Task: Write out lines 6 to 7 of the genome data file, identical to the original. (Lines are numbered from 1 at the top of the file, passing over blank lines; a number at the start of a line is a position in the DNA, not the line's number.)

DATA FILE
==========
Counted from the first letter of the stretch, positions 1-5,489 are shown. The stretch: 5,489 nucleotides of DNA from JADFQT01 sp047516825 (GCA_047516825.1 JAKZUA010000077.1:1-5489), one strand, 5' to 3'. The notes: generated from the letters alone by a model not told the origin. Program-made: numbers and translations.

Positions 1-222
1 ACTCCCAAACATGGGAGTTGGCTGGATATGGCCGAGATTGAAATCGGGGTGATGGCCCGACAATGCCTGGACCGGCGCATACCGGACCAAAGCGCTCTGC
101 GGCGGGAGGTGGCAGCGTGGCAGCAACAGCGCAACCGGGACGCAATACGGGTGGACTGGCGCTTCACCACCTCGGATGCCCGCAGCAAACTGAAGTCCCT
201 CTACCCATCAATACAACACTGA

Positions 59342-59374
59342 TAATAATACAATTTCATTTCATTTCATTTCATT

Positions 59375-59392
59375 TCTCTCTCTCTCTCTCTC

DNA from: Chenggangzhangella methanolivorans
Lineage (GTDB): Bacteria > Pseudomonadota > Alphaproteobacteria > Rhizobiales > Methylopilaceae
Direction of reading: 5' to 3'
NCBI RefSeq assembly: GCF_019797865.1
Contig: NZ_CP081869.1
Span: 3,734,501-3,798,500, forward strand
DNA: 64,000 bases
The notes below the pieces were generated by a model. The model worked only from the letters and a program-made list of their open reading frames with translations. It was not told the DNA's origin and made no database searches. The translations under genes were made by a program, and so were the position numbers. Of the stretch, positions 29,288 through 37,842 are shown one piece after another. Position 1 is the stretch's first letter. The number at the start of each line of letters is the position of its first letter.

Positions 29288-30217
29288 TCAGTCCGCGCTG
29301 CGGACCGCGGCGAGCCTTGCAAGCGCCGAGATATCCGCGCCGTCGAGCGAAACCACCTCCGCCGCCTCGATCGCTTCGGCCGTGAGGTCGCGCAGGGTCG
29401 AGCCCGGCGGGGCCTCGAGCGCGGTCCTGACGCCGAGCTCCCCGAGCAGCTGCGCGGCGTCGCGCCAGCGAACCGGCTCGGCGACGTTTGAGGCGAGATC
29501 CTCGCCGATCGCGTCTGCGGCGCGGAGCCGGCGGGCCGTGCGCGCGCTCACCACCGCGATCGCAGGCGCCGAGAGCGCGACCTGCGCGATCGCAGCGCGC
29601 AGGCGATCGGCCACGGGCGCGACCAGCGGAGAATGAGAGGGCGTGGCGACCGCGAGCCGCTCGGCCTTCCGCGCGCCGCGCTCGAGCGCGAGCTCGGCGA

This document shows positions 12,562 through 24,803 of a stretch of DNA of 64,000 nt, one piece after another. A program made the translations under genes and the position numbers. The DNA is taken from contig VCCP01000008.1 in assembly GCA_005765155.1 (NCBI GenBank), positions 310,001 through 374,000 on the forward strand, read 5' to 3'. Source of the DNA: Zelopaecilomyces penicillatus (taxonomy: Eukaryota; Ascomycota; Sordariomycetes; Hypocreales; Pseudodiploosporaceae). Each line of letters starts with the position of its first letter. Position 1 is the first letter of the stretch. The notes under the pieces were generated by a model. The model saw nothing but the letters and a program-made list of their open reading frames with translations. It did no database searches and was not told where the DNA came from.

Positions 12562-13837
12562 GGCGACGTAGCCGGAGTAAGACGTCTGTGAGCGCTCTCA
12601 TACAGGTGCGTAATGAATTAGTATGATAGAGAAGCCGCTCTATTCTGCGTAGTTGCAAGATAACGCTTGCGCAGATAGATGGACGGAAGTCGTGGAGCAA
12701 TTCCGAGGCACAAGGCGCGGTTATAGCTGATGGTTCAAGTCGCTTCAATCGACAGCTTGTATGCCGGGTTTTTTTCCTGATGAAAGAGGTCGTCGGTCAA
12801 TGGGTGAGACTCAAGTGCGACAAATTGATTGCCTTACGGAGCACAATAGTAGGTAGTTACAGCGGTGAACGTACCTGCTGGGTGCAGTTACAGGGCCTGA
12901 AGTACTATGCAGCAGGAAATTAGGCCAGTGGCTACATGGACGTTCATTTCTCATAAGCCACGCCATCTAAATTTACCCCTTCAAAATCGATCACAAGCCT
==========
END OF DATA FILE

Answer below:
Positions 59342-59374
59342 TAATAATACAATTTCATTTCATTTCATTTCATT